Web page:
An old man lay in a hospital bed, on the edge of his life. He was neither wealthy nor famous, but like all of us, did have regrets. He had a story to tell.
The night nurse was making her rounds, and stopped in his room to check up on him. “Is everything okay in here?” she asked. “I’m about as good as can be expected,” the man laughed hoarsely. “Cancer tends to do that.” She shot him a sympathetic but almost chastising look. “Do you have to joke about it?” He nodded slightly. “If I didn’t make light of it, it would have already killed me.” The nurse smiled and walked towards the door, to return to her station, until the man stopped her. “Do you have time for a quick story?” he asked. “I’ve got some things to get off my chest.” She nodded and returned to his bedside as she took a seat in the chair near the window.
“I grew up in a small town, about an hour from here. I lived there all my life, until I had to be moved to this room. Some people called it an ideal life, since it was quiet and very little went on. For me, that was the exact reason it was not ideal. I wanted adventure, I wanted to travel the world, I wanted to be an artist. But my parents were old fashioned, and they wanted me to help with the family business and stay in the community. Community in that one horse town and status were important to them for some reason. They owned a small goods store that my father had inherited from his father, and they wanted to keep it up and running. To appease my parents, I stayed, thinking it would just help me pay my way through the “silly artsy-fartsy” school my they wouldn’t pay for since they did not consider art a real job. I was wrong.
When I was 22, I met the woman that was to be my wife. She grew up in a neighboring small town, but she had dreams of getting out. She was beautiful, and so full of life, dreams, aspirations. Her laugh was infectious. At this point, I had been working in that damned store for 4 years. Times were hard on the store, and saving up to move away and attend school was harder than I expected. I had pretty much given up on art college, and I let my aspiration go out the window. A year later, we were married, and we bought a small place of our own. She still wanted, and deserved to leave the small area. But I had already become complacent and bitter. Instead of holding on to my dream, I let the past change me. I was angry that I had already wasted so much time on the store, in that town. Instead of working to change that slowly, and holding on to faith, and loving her like I should have, I drove her away. I didn’t see any point in trying to leave, and the anger only drove us apart. She left me 4 years later and took her light with her.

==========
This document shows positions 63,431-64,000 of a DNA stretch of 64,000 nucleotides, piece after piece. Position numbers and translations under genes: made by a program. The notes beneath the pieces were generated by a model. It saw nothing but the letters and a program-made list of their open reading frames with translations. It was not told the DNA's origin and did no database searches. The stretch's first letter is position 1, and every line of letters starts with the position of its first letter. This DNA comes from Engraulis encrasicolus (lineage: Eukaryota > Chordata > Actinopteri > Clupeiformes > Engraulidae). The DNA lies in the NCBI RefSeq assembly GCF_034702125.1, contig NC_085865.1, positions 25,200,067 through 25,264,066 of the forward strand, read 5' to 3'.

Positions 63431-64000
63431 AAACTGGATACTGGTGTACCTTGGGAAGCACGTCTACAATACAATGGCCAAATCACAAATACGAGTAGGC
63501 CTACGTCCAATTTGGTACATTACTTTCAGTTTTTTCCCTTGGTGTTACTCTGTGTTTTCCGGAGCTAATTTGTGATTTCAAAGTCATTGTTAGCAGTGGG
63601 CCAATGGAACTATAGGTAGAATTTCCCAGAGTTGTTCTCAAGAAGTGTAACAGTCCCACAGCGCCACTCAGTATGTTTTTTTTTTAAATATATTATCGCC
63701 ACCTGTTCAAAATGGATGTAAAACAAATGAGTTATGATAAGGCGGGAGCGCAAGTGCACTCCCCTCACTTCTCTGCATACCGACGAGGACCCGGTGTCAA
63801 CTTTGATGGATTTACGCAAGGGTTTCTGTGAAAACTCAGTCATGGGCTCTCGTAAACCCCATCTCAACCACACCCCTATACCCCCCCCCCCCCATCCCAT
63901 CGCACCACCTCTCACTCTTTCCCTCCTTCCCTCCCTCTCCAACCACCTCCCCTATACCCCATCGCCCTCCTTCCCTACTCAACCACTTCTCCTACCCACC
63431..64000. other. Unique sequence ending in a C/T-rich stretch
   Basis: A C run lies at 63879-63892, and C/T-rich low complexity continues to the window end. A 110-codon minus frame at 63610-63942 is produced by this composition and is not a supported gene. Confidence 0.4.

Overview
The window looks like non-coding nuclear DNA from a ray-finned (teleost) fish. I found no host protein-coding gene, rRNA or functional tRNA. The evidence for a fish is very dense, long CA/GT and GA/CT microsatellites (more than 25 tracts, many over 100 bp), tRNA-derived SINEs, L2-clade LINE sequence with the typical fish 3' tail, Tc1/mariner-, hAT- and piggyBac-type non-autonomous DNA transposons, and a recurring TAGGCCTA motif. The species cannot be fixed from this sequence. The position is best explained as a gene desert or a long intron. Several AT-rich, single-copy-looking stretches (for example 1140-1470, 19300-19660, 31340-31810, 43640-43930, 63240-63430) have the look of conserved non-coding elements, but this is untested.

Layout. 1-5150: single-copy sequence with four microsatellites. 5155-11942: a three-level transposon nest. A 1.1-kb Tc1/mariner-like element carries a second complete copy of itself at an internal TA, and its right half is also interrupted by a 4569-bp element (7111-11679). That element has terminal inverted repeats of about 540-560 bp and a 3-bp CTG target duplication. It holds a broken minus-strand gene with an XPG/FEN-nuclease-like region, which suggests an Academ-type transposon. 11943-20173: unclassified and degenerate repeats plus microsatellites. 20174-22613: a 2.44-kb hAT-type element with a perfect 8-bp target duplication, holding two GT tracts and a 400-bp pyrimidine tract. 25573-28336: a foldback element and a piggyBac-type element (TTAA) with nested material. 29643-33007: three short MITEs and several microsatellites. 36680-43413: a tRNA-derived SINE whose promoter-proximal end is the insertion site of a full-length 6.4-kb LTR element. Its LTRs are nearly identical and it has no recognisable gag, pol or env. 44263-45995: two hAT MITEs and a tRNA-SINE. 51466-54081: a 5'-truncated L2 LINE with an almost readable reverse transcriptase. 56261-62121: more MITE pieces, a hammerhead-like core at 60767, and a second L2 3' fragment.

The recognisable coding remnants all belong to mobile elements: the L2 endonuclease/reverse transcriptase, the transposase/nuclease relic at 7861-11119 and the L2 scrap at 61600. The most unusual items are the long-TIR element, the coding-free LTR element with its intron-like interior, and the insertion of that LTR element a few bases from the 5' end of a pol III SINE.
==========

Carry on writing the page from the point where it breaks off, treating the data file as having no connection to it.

After that, I could have turned it around, but there was no point. The one good thing I had, I lost, and I had to live with the fact that I had tarnished her optimistic smile and bright eyes. This did not motivate me to do any better, and before I knew it the store was in the tubes. I started drinking, and cared less and less about my future. I sold the store building and went to work as a cashier at a nearby supermarket. It wasn’t long until my drinking habit made me lose my job, and throughout my life I bounced from job to job, just to survive, not to fulfill any goals.
We all are alive, but very few of us actually live. I should have stood up to my parents when I was young and done everything I could to get a better job somewhere else if they would not have listened. I should have held on to my dreams and realized that it wasn’t too late, and I should not have taken it out on the one person that was supporting me. I should not have given up and drank my life away in that small house in that same town. I should have held on to hope, but instead I became a complacent shell of a man.”
The nurse listened intently, with sadness in her eyes. “I am so sorry. What’s worse, you have no time to fix it now.” The man waved his hand. “Don’t feel sorry for me. Just take heed to my words. It’s easy for me to accept death, because I was dead the whole time.”